Gearing is tuned very well for this bike. There’s a 38t front chainring made specifically to work with the Active Line motor, and an 11-32 rear cassette that we found perfect, even on some fairly steep hills. We were never left wanting for more.

The tires have a fairly wide profile with a good contact patch, which helped the bike feel planted in corners. The tread design is great in dry and good in wet. There’s enough volume to take some of the shock out of bumps in the road, too.

If you ride on terribly maintained roads riddled with potholes, you’ll definitely want to think about your choice of saddle and seatpost. Adding a suspension post, like a BodyFloat, adds expense to the bike, but if you go on longer rides or commutes, it can make a big difference in fatigue levels when you get where you’re going. We found it plenty comfortable on shorter errands, but longer rides were a bit less comfy.

The motor is all but silent. It makes for a very pleasant ride whether you’re in the city or in nature.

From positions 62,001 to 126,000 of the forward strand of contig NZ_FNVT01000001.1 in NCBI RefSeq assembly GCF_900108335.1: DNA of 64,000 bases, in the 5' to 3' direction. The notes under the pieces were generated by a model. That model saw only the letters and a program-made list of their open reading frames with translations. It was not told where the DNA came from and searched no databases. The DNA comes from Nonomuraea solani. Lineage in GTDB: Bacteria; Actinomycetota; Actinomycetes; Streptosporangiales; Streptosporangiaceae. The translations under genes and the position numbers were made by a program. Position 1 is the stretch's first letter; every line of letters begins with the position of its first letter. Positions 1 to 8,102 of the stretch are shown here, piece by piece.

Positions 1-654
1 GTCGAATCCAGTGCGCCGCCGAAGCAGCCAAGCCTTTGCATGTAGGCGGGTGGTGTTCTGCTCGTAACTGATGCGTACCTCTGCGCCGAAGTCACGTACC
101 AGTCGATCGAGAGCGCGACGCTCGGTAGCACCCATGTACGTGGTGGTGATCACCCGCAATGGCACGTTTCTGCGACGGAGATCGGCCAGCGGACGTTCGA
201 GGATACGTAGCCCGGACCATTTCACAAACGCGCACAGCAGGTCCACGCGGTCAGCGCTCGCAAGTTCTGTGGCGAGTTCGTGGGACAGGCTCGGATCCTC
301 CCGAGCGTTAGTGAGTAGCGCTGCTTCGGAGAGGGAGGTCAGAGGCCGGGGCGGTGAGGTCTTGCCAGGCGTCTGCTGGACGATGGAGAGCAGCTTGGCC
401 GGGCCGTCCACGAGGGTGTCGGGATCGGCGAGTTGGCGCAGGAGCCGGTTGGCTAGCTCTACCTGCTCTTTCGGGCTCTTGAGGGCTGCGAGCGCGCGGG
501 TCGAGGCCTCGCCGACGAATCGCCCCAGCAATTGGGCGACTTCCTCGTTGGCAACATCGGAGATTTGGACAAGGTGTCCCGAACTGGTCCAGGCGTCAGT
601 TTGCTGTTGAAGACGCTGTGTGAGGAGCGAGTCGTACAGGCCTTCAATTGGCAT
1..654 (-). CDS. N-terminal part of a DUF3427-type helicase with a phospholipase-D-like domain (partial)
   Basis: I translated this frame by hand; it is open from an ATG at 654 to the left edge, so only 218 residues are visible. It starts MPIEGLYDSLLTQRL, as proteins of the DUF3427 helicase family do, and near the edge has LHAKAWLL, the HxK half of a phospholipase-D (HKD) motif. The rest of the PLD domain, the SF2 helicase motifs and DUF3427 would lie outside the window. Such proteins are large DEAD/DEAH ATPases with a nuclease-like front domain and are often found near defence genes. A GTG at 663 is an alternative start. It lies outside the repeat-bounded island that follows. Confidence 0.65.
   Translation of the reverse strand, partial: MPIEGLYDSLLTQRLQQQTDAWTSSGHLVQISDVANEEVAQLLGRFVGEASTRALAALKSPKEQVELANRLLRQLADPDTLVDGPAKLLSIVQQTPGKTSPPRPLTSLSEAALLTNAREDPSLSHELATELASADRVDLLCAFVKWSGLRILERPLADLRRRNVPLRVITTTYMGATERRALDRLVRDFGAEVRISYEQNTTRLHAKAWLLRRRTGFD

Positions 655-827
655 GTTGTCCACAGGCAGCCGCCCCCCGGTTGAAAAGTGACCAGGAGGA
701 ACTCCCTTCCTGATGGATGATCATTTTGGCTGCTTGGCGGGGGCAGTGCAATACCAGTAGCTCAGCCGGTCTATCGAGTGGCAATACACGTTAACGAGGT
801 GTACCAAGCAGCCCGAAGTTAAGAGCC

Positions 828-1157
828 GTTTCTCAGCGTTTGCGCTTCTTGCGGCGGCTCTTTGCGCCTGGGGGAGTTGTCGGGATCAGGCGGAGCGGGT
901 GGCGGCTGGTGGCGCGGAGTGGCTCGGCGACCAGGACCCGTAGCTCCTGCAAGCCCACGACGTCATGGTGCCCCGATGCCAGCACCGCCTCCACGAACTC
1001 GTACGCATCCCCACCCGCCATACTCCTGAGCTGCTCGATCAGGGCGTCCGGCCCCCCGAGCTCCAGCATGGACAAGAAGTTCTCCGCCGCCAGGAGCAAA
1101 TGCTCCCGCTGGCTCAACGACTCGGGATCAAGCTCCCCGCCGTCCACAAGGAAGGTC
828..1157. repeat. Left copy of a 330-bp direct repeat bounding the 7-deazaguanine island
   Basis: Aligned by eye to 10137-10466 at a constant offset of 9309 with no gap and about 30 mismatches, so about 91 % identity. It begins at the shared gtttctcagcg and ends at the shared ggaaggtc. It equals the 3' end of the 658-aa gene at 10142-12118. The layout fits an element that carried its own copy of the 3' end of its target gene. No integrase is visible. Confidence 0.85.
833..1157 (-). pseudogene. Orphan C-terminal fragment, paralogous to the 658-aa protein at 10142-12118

The sturdy rear rack and everything in it is protected with the aluminum fenders. It has one spring-loaded clamp to help hold things in place.



If you’re going to ride at night, we highly recommend getting a head and taillight at least. Actually, both of those are a good idea for visibility in daylight. The bike comes with standard reflectors, but the Kenda tires don’t have built-in retro-reflective strips to increase visibility from the side.

We lift a lot of bikes on and off our bike racks and found the Batch really well-balanced with the weight of the motor and battery in the middle. Even at just shy of 47 pounds, it was really easy to maneuver onto bike racks, up and downstairs, etc. Definitely a plus for apartment dwellers. Of course, you can take the battery off, which will save about 5.5 pounds, or you can lock up your bike and just carry the battery in to charge it.


The E-Commuter is an incredible value for the money. With quality components, the fact that it’s only
sold through dealers and will have access to Bosch’s nationwide dealer support, legendary reliability, and
just its overall good looks and performance definitely made this a bike worthy of consideration.



Price: $2100.

Motor: Bosch Active Line

Battery: Bosch, 400Wh

Charge time: 3.5 hours

Top speed: 20 mph

Range: 30–50 miles

Drive: Shimano Altus 8-speed 11-32 cassette

Brakes: Tektro hydraulic disc, 180mm f/r

Controls: Bosch 

Fork: 1.5” tapered, 6061 aluminum

Frame: 6061 aluminum

Tires: Kenda Kwick Seven.5 Sport e50 with K-Shield, 27.5×1.75”

Weight: 46.5 lbs (medium)

Color choice: Matte Metallic Charcoal

Sizes: S (15”), M (17.5”), L (20”)